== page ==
6. Create a GitHub Release:
    • Target the channel branch.
    • Pick a tag based on your version <version>-<channel>.
    • Check the This is a pre-release checkbox.
  7. Publish the release and an action publishes it on npm.

More ways to install the CLI

Standalone binary (beta)

If installing NodeJS in the CI is an issue, standalone binaries are provided with releases. linux-x64, darwin-x64 (macOS), and win-x64 (Windows) are supported. These standalone binaries are in beta and their stability is not guaranteed.

To install:


curl -L --fail "https://github.com/DataDog/datadog-ci/releases/latest/download/datadog-ci_linux-x64" --output "/usr/local/bin/datadog-ci" && chmod +x /usr/local/bin/datadog-ci


curl -L --fail "https://github.com/DataDog/datadog-ci/releases/latest/download/datadog-ci_darwin-x64" --output "/usr/local/bin/datadog-ci" && chmod +x /usr/local/bin/datadog-ci


Invoke-WebRequest -Uri "https://github.com/DataDog/datadog-ci/releases/latest/download/datadog-ci_win-x64.exe" -OutFile "datadog-ci.exe"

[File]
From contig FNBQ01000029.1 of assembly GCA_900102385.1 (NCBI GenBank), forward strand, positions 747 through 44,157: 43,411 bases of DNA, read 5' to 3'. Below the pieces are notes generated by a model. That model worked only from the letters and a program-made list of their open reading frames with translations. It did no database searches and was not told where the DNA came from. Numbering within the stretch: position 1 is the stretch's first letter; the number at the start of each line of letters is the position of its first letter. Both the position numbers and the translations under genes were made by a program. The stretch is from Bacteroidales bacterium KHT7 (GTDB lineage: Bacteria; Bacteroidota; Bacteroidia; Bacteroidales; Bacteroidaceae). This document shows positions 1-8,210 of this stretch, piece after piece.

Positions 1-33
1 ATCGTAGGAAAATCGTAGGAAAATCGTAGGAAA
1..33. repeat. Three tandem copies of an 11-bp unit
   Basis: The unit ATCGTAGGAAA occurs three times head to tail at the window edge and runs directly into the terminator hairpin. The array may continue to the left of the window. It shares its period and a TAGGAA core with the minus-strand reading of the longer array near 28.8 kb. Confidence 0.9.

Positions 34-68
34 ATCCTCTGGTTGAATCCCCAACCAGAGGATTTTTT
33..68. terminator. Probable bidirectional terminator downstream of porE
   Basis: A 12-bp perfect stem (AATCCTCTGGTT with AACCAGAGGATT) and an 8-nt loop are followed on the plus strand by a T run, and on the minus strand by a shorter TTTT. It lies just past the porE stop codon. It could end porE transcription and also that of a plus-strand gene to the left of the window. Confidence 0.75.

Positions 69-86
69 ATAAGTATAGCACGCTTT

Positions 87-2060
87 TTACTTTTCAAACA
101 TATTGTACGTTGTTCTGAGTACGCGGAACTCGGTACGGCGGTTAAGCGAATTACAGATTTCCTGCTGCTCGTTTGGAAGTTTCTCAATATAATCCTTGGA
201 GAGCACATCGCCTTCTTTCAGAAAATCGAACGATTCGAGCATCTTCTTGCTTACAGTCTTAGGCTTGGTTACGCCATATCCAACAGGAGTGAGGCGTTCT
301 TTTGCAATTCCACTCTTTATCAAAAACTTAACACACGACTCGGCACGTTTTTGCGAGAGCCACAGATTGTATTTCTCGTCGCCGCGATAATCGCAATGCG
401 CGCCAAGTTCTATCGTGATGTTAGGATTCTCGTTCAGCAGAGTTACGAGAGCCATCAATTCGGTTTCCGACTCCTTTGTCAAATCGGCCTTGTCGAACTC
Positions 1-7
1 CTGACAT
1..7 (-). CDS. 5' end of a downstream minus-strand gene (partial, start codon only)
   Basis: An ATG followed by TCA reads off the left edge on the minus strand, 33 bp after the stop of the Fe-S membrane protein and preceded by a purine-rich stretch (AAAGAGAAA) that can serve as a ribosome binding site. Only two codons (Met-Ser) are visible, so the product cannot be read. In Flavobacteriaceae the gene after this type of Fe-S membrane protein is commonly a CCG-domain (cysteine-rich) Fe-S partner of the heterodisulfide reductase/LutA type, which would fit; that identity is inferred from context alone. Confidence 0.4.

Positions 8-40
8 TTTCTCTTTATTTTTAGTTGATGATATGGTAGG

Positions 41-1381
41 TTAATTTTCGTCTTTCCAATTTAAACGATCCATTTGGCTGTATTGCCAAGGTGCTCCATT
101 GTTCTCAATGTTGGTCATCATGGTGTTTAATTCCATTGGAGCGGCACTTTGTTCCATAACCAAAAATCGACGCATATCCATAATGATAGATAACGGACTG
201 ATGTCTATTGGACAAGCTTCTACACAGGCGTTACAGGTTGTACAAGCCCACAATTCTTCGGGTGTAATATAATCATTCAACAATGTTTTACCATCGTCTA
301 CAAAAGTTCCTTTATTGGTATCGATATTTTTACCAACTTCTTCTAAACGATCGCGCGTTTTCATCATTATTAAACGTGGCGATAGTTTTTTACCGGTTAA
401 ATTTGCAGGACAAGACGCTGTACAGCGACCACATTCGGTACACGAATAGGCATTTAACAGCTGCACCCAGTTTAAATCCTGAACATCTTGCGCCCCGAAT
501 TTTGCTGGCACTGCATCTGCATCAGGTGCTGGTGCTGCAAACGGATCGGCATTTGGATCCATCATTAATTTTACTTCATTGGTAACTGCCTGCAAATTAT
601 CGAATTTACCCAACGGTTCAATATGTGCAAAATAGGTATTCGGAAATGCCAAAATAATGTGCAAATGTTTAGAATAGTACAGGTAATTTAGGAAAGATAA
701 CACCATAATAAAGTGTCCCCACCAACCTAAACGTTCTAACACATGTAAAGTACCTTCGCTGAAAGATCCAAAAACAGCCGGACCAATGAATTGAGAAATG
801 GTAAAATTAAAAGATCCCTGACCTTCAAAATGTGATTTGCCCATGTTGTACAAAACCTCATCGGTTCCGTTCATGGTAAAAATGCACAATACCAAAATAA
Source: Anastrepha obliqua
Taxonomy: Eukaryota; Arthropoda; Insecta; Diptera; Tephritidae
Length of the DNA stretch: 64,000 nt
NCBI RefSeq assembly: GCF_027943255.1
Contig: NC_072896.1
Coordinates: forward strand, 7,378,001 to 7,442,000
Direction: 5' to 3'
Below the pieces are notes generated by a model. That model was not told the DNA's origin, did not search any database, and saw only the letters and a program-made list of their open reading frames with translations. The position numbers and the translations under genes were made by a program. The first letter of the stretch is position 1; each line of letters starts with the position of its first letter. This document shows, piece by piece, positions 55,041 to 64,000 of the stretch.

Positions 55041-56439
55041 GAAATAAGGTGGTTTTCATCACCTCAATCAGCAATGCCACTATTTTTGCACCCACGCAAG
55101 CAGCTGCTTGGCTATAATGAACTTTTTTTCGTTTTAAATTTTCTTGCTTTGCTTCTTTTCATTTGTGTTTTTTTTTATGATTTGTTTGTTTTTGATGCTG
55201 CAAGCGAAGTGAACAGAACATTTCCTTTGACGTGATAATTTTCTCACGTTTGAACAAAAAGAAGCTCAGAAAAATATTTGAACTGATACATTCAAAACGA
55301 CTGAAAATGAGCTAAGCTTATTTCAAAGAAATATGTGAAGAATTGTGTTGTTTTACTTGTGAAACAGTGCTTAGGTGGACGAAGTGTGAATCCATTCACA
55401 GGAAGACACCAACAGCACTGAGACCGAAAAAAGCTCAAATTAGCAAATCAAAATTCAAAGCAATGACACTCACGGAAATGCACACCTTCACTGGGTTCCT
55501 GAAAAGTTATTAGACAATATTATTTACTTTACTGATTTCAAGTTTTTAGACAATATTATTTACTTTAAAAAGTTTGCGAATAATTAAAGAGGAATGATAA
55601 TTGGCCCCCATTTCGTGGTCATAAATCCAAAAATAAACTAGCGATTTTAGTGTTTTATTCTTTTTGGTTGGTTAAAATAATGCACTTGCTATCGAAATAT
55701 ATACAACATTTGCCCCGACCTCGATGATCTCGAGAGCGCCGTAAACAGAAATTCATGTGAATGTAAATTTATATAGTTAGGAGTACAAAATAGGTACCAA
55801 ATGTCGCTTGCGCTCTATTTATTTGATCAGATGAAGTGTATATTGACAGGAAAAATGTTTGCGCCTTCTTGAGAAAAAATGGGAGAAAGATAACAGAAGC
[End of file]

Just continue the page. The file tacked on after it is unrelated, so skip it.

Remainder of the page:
Then, you can run datadog-ci commands normally:

datadog-ci version

Container image

To run datadog-ci from a container, you can use the datadog/ci image available in Dockerhub as well as the public Amazon ECR and Google GC registries.

docker pull datadog/ci

This example demonstrates how to run a command using the container and passing in the API and APP keys:

export DD_API_KEY=$(cat /secret/dd_api_key)
export DD_APP_KEY=$(cat /secret/dd_app_key)
docker run --rm -it -v $(pwd):/w -e DD_API_KEY -e DD_APP_KEY datadog/ci synthetics run-tests -p pub-lic-id1

Building your own container image

You can build an image using the provided Dockerfile:

cd container
docker build --tag datadog-ci .

Optionally, you can use the VERSION build argument to build an image for a specific version:

docker build --build-arg "VERSION=v1.14" --t datadog-ci .


Apache License, v2.0